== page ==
Ian Oliver serves as pastor of the University Church at Yale University. An ordained pastor in the United Church of Christ, he has more than thirty years of experience in campus ministry. He served, for twelve years, as University Chaplain at Bucknell University in Lewisburg, Pennsylvania, where he was pastor of the Rooke Chapel Congregation on campus and coordinator for the university’s religious affairs. From 1990-1996, he served as Associate Chaplain at the Kodaikanal International School in South India under appointment from the United Church Board for World Ministries. Born and raised in El Paso, Texas, Ian is a graduate of Amherst College and University of Chicago Divinity School.
Linda Morgan-Clement is the Henry Copeland chaplain and Director of Interfaith Campus Ministry at The College of Wooster. A Presbyterian minister for more than 25 years and chaplain since 1996, she brings experience in pastoral care, interfaith dialogue, preaching and public speaking, vocational and career counseling, advocacy work on behalf of women and persons of color, and leadership development.
Sharon Kugler became the seventh University Chaplain to Yale University in 2007. She came to New Haven from Johns Hopkins University in Baltimore where she served as the University Chaplain for fourteen years. Sharon has over two decades of experience in ministry in higher education, interfaith collaboration, pastoral and social ministry. Sharon is the past president of both the National Association of College and University Chaplains (NACUC) and the Association of College and University Religious Affairs (ACURA). Sharon received her Masters degree from Georgetown University and is a member of the Theta Alpha Kappa National Honor Society for Religious Studies and Theology. Her master’s thesis, “The Limits and Possibilities of Building a Religiously Plural Community”, was used by the United States Department of Defense: Office of the Chief of Chaplains as a training tool for new chaplains in the military. Sharon is Roman Catholic and originates from northern California. She is married and has two daughters.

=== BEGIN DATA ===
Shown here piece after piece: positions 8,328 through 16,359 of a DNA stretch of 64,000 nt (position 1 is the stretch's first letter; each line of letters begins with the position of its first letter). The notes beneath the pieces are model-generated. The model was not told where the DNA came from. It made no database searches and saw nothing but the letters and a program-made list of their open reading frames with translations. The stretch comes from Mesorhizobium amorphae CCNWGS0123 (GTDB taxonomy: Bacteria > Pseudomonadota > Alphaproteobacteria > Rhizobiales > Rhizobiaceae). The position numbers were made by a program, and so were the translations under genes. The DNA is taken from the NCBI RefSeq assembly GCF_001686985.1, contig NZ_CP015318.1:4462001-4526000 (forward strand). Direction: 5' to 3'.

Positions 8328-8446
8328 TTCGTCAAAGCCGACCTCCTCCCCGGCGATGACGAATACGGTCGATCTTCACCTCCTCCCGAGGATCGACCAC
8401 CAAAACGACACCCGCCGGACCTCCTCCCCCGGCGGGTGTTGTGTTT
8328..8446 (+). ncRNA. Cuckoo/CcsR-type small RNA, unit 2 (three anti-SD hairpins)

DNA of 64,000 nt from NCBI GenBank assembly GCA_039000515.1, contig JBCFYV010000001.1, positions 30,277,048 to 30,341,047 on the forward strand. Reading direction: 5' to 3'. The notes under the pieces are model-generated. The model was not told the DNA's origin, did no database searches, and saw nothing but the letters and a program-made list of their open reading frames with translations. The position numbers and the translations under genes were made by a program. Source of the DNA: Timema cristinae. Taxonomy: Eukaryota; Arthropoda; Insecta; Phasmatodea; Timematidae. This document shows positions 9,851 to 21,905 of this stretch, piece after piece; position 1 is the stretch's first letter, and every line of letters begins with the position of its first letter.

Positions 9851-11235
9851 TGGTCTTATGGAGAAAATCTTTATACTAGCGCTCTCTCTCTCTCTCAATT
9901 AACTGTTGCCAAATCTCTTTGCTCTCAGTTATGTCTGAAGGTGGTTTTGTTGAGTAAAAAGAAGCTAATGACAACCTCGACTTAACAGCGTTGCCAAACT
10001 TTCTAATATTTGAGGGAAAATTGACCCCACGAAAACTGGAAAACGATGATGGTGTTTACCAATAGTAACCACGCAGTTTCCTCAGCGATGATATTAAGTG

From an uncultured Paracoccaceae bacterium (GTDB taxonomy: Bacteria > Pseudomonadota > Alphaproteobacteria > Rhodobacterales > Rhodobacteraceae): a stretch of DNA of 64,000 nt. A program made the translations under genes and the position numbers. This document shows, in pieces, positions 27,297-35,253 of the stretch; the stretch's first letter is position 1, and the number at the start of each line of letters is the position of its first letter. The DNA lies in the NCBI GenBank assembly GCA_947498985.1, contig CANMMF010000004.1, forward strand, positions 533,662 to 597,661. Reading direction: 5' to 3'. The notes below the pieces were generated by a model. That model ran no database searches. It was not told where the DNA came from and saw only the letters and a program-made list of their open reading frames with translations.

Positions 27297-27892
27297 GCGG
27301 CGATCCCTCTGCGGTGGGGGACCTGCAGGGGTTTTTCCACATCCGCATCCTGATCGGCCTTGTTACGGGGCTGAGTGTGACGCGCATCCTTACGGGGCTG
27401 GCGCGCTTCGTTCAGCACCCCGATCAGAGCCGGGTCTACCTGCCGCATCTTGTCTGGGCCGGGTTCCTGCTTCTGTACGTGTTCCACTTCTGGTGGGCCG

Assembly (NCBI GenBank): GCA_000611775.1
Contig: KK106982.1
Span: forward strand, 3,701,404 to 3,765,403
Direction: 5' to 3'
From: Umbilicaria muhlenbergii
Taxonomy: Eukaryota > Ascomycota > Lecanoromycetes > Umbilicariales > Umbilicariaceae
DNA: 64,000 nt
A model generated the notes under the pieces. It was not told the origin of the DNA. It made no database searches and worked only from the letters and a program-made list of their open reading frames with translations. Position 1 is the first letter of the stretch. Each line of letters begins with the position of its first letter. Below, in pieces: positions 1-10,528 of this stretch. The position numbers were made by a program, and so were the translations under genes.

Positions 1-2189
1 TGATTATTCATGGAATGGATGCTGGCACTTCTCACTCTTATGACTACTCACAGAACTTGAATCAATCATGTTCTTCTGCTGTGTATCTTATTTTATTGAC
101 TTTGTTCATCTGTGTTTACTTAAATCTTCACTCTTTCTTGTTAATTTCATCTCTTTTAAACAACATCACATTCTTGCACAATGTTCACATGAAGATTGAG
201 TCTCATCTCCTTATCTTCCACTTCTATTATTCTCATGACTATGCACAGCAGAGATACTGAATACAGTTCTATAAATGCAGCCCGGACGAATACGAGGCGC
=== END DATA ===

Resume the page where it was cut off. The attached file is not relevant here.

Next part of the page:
Gail Bowman is Director of the Willis D. Weatherford, Jr. Campus Christian Center and College Chaplain at Berea College, Berea, Kentucky. Gail earned the B.A. from the University of Iowa, the J.D. from Harvard University, and the M.Div. from Howard University School of Divinity. Prior to her beginning her work at Berea College Gail was University Chaplain at Dillard University, New Orleans, LA. She was at Dillard when the devastating Hurricane Katrina forced Dillard to evacuate its campus, seek temporary residential quarters in a hotel in New Orleans, hold classes in the New Orleans World Trade Center, and eventually move back to its home campus. Her reflections on the practice of ministry in times of deep displacement are gripping.
Richard Spalding is Chaplain to the College at Williams College, Williamstown, MA. An ordained Presbyterian Church (U.S.A.) Teaching Elder, Rick has served at Williams College for many years. His role includes overseeing religious and spiritual life with a special focus on students affiliated with under-represented traditions and students who are exploring spirituality generally. He works as part of a team of chaplains focusing on inter-religious dialogues and offering several multi-faith services of worship each year. One of his great joys at Williams is leading a Winter Study course called “Explorations in Solidarity” in Nicaragua.
Lucy Forster-Smith is Associate Dean for Religious and Spiritual Life and Chaplain at Macalester College, St. Paul, Minnesota. She is a graduate of University of Sioux Falls (B.A.) and Princeton Theological Seminary (M.Div., D.Min.). Lucy has served as a minister in higher education her entire career, beginning as a Campus Minister at the University of Washington, Seattle, followed by her position as Chaplain at Carroll University in Wisconsin. Her work at Macalester includes oversight of the College’s Multifaith Council, Interfaith House, pastoral care of the community and Co-Directing the College’s Lilly Program for Vocation and Ethical Leadership. Her interest in the work and vocation of college and university chaplains led her to apply and receive a grant from the Lilly Endowment to write two books. The collaborative book of essays by college and university chaplains and edited by Lucy Forster-Smith, College and University Chaplaincy in the 21st Century: A Multifaith Look at the Practice of Ministry on Campuses Across America, Woodstock, VT: Skylight Paths Publishers, will be available October, 2013.
Cost and Registration
$115 per person for program and some meals (coffee breaks, receptions, 2 breakfasts, and 2 lunches are included)
Affordable lodging is available in the Erdman Center at an additional cost. Please reserve a room at the time of registration. Please read the Registration and Cancellation Policy before registering. Register online here.
Princeton Theological Seminary
20 Library Place
Princeton, NJ 08540